I enjoyed reading your thoughts on ReadWave. I was invited along when from the previous site, when ReadWave got underway. I was a Staff Reviewer for a while before the whole ‘life’ writing thing started taking over. I did post a couple myself, but as you quite correctly spotted, the majority err on the cheesy side. I drop by occasionally, but I gave up the Staff Reviewer task because of the way the site was leaning towards, cheesy life pieces and, again as you spotted, ‘mutual back-slapping’.
    I’ll be following you now and getting back for a better look in a day or so. I’m presently refreshing my blog and today got rid of about six of the blogs I had been following … which was easy, because they were static! I’m up to my neck in the ‘A to Z Challenge’ this month.
    Till later.

    • Ah nice one Tom. I will have a look at your website. Lots of interesting stuff on the blog. Aye, life writing’s a great way to externalise thoughts, but I think it is very hard to do without veering into triteness, and I prefer fiction so yeah, was losing enthusiasm for the staff reviewer thing too. Feedback is an interesting balance, its great initially to hear nice things, but a mutual appreciation clique isn’t much use. Don’t expect great things here…I am just trying to figure this and twitter out…feels like being trapped in the matrix at the moment..bit of a technophobe..all the best with your a to z challenge.

  2. Hi Stephen, great to see you here. I remember you and your writing well. Like Tom, I’ve given up on Readwave for the same reasons he mentions. Also, like you, I’m more interested in fiction than life writing. The final straw was the limits imposed on reviewing. I’ve always felt my critiquing skills were constructive, useful, yet kind. When RW started placing restrictions on what reviewers could publically say, it was time to say bye. Plus, I didn’t like the word limit. Ok, moan over!

    • Ah, cheers, Sally, likewise. I had been reading your blog in the past and it’s v helpful. The early stuff on writing advice your friend gave you, its important to remember. I believe life writing is quite popular now, even types of writing therapy, so maybe that is kinda the angle with RW. Found it quite tricky to review such stories anyway, like when things are so personal found it hard to be dragging up grammar etc, so the lines start to blur at bit, sharing life stories or a writing site…but for sure you seem great at the feedback. I wondered if you had used It might be more to your liking if you still wanted to use such a site. I like it but I could do much more in terms of being active on the site, you know. I will put up some thoughts on it(on this v basic embryonic blog) later. Thankyou for commenting and saying hi, I hope your novel is going well 🙂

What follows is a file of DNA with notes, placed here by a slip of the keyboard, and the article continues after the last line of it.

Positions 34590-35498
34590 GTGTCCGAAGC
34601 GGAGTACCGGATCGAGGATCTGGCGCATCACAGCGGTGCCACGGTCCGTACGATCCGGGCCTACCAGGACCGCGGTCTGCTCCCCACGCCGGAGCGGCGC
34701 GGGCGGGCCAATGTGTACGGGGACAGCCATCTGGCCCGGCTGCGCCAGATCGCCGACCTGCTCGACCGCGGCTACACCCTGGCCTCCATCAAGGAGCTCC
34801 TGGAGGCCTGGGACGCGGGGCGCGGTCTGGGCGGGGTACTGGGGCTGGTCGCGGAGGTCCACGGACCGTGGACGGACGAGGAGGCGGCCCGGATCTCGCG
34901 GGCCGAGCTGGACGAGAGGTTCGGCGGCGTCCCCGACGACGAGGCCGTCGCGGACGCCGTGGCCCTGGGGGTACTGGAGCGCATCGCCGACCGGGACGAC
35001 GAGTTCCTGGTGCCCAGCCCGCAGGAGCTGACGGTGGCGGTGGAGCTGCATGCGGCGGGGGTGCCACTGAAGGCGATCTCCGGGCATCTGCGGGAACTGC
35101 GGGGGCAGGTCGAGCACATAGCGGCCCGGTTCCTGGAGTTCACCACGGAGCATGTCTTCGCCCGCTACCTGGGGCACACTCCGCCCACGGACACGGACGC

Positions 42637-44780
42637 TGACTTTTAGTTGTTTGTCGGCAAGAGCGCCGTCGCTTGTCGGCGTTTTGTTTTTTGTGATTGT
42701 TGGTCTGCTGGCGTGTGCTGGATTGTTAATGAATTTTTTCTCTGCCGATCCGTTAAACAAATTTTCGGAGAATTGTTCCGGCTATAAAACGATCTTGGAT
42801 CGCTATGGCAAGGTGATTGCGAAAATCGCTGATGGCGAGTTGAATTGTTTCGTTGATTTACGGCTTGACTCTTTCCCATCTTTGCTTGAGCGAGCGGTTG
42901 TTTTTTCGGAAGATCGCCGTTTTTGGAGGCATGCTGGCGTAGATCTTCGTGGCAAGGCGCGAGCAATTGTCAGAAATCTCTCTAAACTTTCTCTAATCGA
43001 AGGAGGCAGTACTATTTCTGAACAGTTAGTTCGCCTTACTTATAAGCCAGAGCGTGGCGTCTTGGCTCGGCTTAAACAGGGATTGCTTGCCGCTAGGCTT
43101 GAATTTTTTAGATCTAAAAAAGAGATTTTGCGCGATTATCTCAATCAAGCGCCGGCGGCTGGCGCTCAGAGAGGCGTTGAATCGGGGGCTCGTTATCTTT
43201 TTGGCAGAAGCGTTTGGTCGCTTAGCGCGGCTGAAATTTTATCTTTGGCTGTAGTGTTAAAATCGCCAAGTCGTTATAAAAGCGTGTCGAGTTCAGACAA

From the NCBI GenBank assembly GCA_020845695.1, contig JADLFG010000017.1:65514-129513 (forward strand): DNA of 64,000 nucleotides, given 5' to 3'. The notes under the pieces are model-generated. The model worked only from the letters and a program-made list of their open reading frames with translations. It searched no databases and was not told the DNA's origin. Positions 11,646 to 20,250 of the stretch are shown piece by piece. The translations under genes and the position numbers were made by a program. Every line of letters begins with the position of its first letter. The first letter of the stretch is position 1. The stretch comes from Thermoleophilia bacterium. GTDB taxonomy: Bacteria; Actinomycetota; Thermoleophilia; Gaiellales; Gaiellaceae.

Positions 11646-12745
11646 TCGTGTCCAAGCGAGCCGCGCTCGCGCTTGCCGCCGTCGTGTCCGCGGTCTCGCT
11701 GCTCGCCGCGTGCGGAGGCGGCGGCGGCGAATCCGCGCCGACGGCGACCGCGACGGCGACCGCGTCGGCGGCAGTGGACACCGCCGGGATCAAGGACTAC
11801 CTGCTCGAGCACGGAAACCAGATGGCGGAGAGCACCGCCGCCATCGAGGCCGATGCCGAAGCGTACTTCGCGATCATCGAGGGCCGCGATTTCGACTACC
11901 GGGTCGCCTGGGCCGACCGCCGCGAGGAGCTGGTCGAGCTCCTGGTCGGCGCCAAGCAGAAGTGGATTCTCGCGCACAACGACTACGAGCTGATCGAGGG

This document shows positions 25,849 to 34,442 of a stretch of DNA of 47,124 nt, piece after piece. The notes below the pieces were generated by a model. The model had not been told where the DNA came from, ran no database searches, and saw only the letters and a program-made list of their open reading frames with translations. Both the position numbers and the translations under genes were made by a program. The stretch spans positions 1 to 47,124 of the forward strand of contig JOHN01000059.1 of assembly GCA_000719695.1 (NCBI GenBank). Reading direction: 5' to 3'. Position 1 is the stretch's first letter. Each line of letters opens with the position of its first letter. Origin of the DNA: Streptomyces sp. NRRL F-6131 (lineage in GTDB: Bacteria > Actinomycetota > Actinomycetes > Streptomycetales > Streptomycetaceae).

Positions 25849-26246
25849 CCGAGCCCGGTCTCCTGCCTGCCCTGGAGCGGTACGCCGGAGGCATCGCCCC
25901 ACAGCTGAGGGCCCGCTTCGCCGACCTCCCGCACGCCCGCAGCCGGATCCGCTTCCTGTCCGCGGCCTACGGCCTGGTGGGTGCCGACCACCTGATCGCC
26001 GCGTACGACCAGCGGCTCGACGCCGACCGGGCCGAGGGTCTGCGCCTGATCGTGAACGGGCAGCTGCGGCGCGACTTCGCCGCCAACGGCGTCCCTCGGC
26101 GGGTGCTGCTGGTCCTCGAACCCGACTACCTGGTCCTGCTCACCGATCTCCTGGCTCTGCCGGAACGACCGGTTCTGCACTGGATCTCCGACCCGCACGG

• I think the trouble is, at least for me, when you use writing platforms, you spend more time feeding back on other people’s work than actually writing your own. Not that I’m averse to critiquing – I want to encourage other writers, and have them do the same for me – but it can get to the point that that’s all you’re doing. So hard to get the balance right… or ‘write’ 🙂 Right, offskis. I have a long drive ahead of me, and a week of madness with the younger child. I’ll catch up with your postings when I get back. I haven’t read any of your stuff in an age! (Apart from this blog post of course!) Oh yes – the novel *holds head in shame* Another 20,000 words to go, but can’t seem to get the impetus to finish it off. Have finished my course now, so hopefully when I get back. Of course, will have to re-read the whole bloody thing now! Ah well. You having a go at a novel? Sal x

  3. Again, many thanks for such an informative post; you’ve provided a very balanced review of the site that helps allow the prospective reader/contributor to make an informed choice about its value.

Thankyou for reading, feedback/constructive criticism always welcome :-)